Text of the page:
Remember: You are responsible for what you put into this world

I did not think two short weeks on Ethics in Design staged by Hyper Island would take me on a life-changing journey. But the concept, the readings, and reflections threw me into a genuine re-evaluation of what I have learned so far about design. I got to take a look at my standards and values in a way I had not expected to, and it forced me to take a stand. What purpose do I want to serve?

What’s the use of making a lot of money, if the success and riches are built on manipulating people and making them unhappy? Could you thrive in a company living off design that makes users spend more money than necessary on all their buys? Or do you believe we have moral obligations, as humans, to always do good for the world? If you think we do, can we work together to establish Ethical Design as a new normal for the industry?

Do we want our generation to…

– Storytelling based on statistics has never been more interesting!

Anyone can see it, the sharp curves that spike around march 2020, when looking at the Google Trends website for search history on words like “Order at home” and “Working at home with kids”. But searches that really hit the ceiling this past year were “Kid’s desk” and “Office chair”. At the same time, surprisingly enough, since humans on earth are spending more time at home than ever, searches for “Counseling” dipped to an all time low. The reason for the phenomenon: the world’s worst pandemic since WWII.

Perhaps unsurprisingly, Google is the world’s most visited website and search motor. It’s even one of the most-searched terms on Microsofts competing, but smaller, search motor Bing (”google” is query number three to be exact, only bypassed by “facebook” and “youtube” ). But more importantly, for this text, it’s possible to extract so many facts about peoples behaviors and wishes from Google’s statistics, not only through your own website analytics set up, but also from global, or local, trends in search words.

So, why would you care? Well if you…

– if you let them

Leaders who have a hard time letting go of being in control, hold back innovative ideas, champion outdated management methods, and cannot see the benefits of diversity and inclusion, are an obstacle to both development and business success. And that’s not only a point of view, it’s a fact supported by statistics.

But, there is hope! Agile methods and UX-designers can help. All you need is to be flexible, open, and ready for the rapid changes that are inevitable.

Words on the pavement saying “Passion led us here”
Words on the pavement saying “Passion led us here”

UX:ers can drive disruptive, unique, and beautifully innovative changes in your organization, unleash the true potential of your employees and profoundly change the way you work to produce your services. They participate in the creation of great new products, functionalities, ways to understand each other and cooperate, to form a common identity and tone of voice. And they know how to build trust in teams.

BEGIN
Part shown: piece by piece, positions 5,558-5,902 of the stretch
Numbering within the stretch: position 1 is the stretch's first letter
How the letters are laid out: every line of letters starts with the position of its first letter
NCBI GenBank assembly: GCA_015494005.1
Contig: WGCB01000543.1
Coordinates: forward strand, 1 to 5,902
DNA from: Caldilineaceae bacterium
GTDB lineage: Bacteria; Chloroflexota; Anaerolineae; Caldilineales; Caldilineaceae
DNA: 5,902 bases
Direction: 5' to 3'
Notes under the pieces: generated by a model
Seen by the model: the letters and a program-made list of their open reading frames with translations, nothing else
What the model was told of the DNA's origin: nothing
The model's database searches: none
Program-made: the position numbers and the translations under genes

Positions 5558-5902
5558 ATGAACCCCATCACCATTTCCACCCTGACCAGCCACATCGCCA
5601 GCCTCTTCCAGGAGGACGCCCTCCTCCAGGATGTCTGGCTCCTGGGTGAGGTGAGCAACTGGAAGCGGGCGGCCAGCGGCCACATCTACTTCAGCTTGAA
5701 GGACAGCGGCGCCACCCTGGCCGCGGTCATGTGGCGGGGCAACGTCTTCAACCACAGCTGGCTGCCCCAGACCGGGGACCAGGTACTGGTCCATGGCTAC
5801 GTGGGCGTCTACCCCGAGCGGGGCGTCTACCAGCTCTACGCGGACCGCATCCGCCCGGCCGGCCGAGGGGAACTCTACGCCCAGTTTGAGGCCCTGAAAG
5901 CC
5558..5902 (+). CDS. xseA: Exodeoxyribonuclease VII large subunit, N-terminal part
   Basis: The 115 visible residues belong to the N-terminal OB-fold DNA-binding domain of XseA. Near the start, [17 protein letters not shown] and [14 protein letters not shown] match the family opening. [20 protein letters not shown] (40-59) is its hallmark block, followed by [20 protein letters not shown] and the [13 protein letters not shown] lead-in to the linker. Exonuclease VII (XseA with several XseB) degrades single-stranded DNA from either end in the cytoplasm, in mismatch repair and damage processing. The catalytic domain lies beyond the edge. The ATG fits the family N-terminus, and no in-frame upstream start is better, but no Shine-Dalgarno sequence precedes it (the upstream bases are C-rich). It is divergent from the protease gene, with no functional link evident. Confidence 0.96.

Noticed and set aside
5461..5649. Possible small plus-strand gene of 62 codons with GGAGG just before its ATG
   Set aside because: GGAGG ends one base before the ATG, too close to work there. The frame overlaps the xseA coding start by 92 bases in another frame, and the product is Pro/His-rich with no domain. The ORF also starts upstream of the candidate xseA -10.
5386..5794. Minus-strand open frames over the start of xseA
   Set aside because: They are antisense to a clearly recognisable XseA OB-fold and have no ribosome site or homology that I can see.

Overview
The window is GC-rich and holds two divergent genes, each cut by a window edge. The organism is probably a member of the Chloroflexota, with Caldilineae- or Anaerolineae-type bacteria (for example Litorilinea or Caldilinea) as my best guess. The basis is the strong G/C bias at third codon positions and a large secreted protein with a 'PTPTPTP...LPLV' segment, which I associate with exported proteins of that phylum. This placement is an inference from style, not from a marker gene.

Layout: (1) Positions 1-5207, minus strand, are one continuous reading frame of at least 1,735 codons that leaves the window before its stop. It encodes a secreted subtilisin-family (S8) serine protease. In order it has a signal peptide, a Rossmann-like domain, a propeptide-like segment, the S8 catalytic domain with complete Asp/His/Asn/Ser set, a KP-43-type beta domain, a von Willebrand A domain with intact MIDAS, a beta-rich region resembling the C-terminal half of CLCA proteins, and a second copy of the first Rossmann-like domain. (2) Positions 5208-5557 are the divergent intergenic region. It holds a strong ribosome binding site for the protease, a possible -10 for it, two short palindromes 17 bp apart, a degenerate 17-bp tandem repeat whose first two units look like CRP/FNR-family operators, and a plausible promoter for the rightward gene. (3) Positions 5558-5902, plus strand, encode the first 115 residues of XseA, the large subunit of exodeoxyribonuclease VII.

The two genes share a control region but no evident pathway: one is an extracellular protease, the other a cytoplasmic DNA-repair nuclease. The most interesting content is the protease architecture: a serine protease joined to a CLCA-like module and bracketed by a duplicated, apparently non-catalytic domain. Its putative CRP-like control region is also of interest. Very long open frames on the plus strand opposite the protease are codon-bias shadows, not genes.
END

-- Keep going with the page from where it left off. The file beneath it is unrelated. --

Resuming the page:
Design Thinking is agile to its core. Finding out what companies have to do to succeed in designing products and services that are user friendly and attractive is key to success. …

Tales & Facts from the Hyper Island UX upskill program

Imagine yourself setting out in a small open boat on a wild and stormy ocean, without a certain destination, equipped only with the trust that somehow you will soon learn how to master sailing. That’s the feeling, the beauty and terror, of Hyper Island’s learning-by-doing-methods: While you are clinging to the rudder, thinking you have no idea what you’re doing, the creative confusion storm keeps bringing you closer towards understanding the what and the why. And that’s where my story begins. Read on to know more.

colored lights and dimmed picture
colored lights and dimmed picture

Online learning


This review recounts, starting from a very private process perspective, how I managed to make qualitative and quantitative field studies, construct hypotheses, experiment with and prioritize my questions, make surveys and user interviews, synthesize insights and present final recommendations for stakeholders, using the Hyper Island methods in designing an app aiming to make the world a better place.

My learning curve can humbly be described as a tangled line stretching slowly back and forth, shifting between learning and insights, on the how, and the why. Being a rather non-academic person, there is a lot left for me to learn…

– shrinking the gap between expectations and reality.

When I was offered an internship as a “Robot personality designer” with Furhat Robotics, a small swedish company that produces one of the worlds most sophisticated interactive Social Robots, I did not think twice. I was super happy to try the role, part of a campaign on future jobtitles. I got to take baby steps in robot programming, and a starstruck selfie with robot creator Samer Al Moubayed.

This is how I got connected with the Furhat.

Social Robot Head and computor
Social Robot Head and computor

The Furhat I have been assigned to program looks at me with big eyes and a friendly, open expression. It is not really possible to mistake it for a human. But the facial mimic, the natural posture of the head, the soft, 3d animated image, projected from the inside on it’s silicone mask, and the fact that it can speak and listen to me, creates a surprisingly likeable and realistic persona.

It is easy to like the Furhat. But how easy will it be to program it? I will get back to that in a moment. …

Aminata Merete

UX Designer & UX Writer, with some Frontend skills. Journalist. IP/Author's Rights. Tech. New Digital Media. Networking across the Globe. Ex board mbr RSF/SE.

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